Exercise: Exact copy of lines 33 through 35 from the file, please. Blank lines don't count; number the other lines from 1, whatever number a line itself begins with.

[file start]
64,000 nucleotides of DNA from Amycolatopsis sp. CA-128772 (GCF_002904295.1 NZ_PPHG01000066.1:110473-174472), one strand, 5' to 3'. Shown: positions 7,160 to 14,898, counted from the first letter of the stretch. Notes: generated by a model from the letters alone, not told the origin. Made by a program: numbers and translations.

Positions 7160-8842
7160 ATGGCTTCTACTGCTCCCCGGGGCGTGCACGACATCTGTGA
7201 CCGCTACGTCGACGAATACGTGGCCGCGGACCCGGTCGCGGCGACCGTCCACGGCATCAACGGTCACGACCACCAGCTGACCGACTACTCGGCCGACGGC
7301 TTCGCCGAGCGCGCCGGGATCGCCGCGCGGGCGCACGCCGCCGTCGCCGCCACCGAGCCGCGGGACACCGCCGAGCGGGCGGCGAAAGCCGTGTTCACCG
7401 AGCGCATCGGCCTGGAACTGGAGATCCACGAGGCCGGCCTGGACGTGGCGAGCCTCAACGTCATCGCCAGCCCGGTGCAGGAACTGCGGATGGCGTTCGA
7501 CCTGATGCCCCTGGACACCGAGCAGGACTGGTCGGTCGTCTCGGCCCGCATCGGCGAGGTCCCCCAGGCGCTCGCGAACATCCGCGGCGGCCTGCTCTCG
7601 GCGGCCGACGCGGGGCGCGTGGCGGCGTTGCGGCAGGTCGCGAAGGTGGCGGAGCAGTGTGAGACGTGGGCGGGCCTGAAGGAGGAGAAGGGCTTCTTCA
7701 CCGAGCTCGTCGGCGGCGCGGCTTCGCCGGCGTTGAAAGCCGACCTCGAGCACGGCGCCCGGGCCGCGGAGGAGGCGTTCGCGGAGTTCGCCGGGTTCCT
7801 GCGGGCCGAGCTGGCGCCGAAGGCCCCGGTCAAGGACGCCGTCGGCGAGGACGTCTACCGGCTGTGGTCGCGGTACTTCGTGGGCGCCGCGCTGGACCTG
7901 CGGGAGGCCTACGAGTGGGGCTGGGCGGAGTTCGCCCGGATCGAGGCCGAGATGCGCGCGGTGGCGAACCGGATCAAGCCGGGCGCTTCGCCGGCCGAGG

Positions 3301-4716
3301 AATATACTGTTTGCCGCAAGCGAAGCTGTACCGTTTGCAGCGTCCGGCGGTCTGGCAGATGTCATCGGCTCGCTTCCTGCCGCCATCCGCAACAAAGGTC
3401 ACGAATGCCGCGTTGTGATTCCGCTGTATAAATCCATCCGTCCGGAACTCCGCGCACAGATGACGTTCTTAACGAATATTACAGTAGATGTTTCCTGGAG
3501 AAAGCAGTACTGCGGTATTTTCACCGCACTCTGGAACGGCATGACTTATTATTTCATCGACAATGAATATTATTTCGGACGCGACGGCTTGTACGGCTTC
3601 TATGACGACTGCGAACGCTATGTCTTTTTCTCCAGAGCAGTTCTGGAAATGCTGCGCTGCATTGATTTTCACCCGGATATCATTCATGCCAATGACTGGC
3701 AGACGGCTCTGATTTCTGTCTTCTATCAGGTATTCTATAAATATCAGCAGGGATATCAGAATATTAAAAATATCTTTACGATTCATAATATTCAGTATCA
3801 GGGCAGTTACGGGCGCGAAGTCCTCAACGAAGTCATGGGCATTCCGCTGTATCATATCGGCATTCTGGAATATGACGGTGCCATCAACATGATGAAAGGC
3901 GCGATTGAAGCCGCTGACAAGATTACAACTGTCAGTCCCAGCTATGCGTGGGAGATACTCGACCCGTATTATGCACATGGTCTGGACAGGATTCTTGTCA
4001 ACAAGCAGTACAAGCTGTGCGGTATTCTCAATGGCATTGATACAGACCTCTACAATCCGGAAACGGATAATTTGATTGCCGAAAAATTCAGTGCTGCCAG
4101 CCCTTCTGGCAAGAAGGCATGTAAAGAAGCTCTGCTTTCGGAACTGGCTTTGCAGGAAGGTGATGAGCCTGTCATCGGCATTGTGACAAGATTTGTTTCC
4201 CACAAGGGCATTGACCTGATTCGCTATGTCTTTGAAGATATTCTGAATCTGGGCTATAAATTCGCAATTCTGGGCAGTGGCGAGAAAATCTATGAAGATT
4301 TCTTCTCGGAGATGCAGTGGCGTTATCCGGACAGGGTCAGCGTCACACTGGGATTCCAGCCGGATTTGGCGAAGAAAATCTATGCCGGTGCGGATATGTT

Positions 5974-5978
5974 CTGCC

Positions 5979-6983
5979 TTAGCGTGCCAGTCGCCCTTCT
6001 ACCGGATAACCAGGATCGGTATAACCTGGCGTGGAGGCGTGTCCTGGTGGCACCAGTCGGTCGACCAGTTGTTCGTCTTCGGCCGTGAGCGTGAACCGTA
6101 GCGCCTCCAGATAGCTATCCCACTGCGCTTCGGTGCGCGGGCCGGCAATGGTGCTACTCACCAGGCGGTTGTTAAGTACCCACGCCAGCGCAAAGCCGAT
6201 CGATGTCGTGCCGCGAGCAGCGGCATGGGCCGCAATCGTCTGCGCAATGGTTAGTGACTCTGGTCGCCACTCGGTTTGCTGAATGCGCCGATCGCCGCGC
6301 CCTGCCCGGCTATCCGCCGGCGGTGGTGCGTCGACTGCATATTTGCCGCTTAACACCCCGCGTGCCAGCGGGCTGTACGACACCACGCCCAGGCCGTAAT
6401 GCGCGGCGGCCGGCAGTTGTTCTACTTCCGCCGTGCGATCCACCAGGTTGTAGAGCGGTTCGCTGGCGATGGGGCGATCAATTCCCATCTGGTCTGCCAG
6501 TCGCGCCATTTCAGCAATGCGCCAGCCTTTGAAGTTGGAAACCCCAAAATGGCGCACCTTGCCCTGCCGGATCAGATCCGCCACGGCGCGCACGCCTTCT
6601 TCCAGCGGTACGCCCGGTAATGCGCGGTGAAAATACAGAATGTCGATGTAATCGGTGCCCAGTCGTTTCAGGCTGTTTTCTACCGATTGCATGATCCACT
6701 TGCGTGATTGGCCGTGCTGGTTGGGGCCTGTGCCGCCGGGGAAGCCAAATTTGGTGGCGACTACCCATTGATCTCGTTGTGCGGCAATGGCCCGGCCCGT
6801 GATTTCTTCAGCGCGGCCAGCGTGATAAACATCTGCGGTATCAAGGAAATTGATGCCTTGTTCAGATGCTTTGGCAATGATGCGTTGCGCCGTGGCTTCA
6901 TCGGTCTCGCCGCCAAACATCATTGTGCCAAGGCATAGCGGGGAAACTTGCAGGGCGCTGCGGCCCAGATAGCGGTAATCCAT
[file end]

6501 TCGCGCCATTTCAGCAATGCGCCAGCCTTTGAAGTTGGAAACCCCAAAATGGCGCACCTTGCCCTGCCGGATCAGATCCGCCACGGCGCGCACGCCTTCT
6601 TCCAGCGGTACGCCCGGTAATGCGCGGTGAAAATACAGAATGTCGATGTAATCGGTGCCCAGTCGTTTCAGGCTGTTTTCTACCGATTGCATGATCCACT
6701 TGCGTGATTGGCCGTGCTGGTTGGGGCCTGTGCCGCCGGGGAAGCCAAATTTGGTGGCGACTACCCATTGATCTCGTTGTGCGGCAATGGCCCGGCCCGT